Question: What can be done to encourage good art?
Michael Kupperman: I think we're in a funny time now, we're in a kind of shift. The new technology has really affected the way people see the world and relate to each other, and so I think we're in transition. I would think that very few people like the way things are now, but maybe I'm just projecting. I think what needs to happen is an examination of why people exist, is it really just to work? You know, is working for someone else your whole life the sum of what there is? I think these are questions people are going to be asking more and more often since no one will be paid that well any more. You know?
Question: Is the creative class in crisis?
Michael Kupperman: I think there is a crises of the creative class. I mean, among people I know in the theater and all kinds of arts, the funding is gone, the money is gone, and the spirit is not so strong, you know? It's very hard for people to keep wanting to produce material when they don't feel like the audience is there or there's any reward at all.
Question: If you could have dinner with anyone, who would it be?
Michael Kupperman: Oh, no. I think it would be Groucho Marx, yeah. I'd love to meet him, although I know he could be quite prickly and difficult and even abusive, I would still like to have dinner with him.
Question: What’s the worst career advice you ever received?
Michael Kupperman: The worst career advice I ever got was to drop the pseudonym I was using, P. Revess, and just use my real name. I severely regret taking that advice, I wish I kept that pseudonym, but I think it's too late now.
Question: Would you ever use a pen name again?
Michael Kupperman: Oh, of course, yeah, if the opportunity arose or if it seemed like a good idea, yes.
Question: What was your biggest career mistake?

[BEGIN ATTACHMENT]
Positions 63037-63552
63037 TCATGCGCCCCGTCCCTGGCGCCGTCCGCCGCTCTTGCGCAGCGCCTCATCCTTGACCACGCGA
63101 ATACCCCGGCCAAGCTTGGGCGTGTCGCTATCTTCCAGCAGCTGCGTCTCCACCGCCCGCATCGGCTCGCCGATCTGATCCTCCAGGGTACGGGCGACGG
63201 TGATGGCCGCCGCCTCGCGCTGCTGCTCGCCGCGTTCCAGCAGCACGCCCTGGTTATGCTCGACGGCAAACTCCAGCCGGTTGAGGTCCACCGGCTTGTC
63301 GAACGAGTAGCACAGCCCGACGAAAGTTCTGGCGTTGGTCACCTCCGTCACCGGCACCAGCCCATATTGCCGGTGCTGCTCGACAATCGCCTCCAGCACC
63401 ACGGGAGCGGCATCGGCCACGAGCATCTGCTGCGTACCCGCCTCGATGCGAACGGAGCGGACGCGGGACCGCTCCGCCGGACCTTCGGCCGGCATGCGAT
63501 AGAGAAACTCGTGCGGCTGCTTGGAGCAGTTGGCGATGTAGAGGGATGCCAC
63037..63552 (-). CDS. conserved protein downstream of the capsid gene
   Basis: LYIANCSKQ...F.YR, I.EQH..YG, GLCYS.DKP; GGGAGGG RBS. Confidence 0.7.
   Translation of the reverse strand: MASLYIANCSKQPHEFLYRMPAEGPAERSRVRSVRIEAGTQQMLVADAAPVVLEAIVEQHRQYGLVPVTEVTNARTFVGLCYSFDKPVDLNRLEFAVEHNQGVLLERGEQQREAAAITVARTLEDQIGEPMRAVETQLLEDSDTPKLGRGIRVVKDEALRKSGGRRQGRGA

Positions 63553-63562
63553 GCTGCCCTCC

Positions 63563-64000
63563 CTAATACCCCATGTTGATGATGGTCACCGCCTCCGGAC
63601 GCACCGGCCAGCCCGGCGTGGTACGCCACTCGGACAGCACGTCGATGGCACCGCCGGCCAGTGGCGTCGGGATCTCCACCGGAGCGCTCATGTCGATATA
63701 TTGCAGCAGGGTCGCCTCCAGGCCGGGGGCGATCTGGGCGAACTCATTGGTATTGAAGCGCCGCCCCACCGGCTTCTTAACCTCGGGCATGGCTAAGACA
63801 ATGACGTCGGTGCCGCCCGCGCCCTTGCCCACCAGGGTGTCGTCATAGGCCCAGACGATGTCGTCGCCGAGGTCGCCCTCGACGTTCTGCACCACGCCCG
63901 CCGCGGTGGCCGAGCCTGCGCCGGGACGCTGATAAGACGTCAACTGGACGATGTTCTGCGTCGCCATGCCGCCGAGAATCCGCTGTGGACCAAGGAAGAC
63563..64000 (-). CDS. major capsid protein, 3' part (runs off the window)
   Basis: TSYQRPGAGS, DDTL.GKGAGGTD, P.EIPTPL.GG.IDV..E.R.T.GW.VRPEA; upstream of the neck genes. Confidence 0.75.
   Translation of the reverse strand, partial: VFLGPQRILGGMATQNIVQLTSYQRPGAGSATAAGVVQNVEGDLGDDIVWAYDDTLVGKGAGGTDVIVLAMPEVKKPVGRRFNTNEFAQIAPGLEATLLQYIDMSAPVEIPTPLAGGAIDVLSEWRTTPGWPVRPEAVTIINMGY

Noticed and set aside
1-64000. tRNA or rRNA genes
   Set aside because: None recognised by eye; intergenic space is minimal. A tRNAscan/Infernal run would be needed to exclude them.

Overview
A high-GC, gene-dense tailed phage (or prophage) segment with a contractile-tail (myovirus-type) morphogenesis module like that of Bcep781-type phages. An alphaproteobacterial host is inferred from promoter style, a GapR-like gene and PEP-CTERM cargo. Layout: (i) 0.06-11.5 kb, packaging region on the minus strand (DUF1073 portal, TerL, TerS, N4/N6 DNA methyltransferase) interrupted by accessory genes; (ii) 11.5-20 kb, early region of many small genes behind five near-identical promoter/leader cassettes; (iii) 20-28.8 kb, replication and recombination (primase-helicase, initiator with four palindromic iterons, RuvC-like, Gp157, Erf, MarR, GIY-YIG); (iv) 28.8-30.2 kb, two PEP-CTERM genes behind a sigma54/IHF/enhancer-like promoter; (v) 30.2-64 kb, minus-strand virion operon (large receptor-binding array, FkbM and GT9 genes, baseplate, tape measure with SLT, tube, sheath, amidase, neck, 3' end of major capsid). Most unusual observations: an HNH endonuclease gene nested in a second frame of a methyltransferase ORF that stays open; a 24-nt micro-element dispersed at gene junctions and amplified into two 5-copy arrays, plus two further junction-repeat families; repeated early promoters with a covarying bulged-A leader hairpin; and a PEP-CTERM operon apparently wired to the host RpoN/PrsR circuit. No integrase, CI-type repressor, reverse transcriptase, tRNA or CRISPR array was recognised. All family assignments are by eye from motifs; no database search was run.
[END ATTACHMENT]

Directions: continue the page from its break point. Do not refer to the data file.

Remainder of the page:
Michael Kupperman: Oh, there have been so many career mistakes in my career, sometimes it seems like it's nothing but. I would say going into comics at all is a profound mistake and anything that follows that is just compounding it. But you know, now I'm stuck with it. As they say in the Godfather, "This is the life that I chose."
Question: What advice do you have for aspiring cartoonists?
Michael Kupperman: My advice to any young aspiring cartoonist would be to gain some other skills, you know, to have some other things you can fall back on or rely for income. But again, any younger artist is probably going to know computers and marketing, which are really the two things you need to know.
Question: Why are cartoons important to society?
Michael Kupperman: Cartoons and comics are important for two kind of opposite reasons. I think for reading material, they're very compelling, they're a marriage of the visual and the narrative and in my work, what I hope to achieve is art that takes you outside of your normal perception of society, of reading, or power relationships, it takes you outside of normalcy. But cartoons and comics started as the sister art of film and for a while there, I think in the '40's, they were actually leading, the comics like Dick Tracy, the comic strips would be, I think more shocking and more dynamic than most films being made at the time. And so for a while, I think comics were actually leading the culture. Now, they're in more of a follower status, they're following film, they're following, you know, personality and celebrity, and so on.
But I think comics are important also because, I mean, to me, part of the attraction was you could do a drawing on a page, reproduce it, you know, at the time for 5 cents a page, and just hand it out. It's one of the most democratic art forms there is. All you need is a pen and a piece of paper, you know, and you're in business.
Question: Are cartoons important politically these days?
Michael Kupperman: No, I think political cartoons, at least in this country, are kind of a mess. I'm still seeing, there are still cartoons working in England, who I think are doing interesting work in that vein because they're allowed to be as venomous as they like. In America, all I see is either this kind of wishy-washy, you know, joke-making thing, or else it's someone whose venom has taken over their brain and they're no later capable of making a coherent cartoon.
You don't have cartoonists any more like Thomas Nast, I think that's really a specific period in history and he was exceptionally vicious in a lot of ways. I think Horace Greely, the presidential candidate who kind of killed him, you know, he drove him to his sick bed and then shortly after that he died, you know, Nast could just be extraordinarily vicious guy, just really go after people. And no publication now here is really going to encourage that.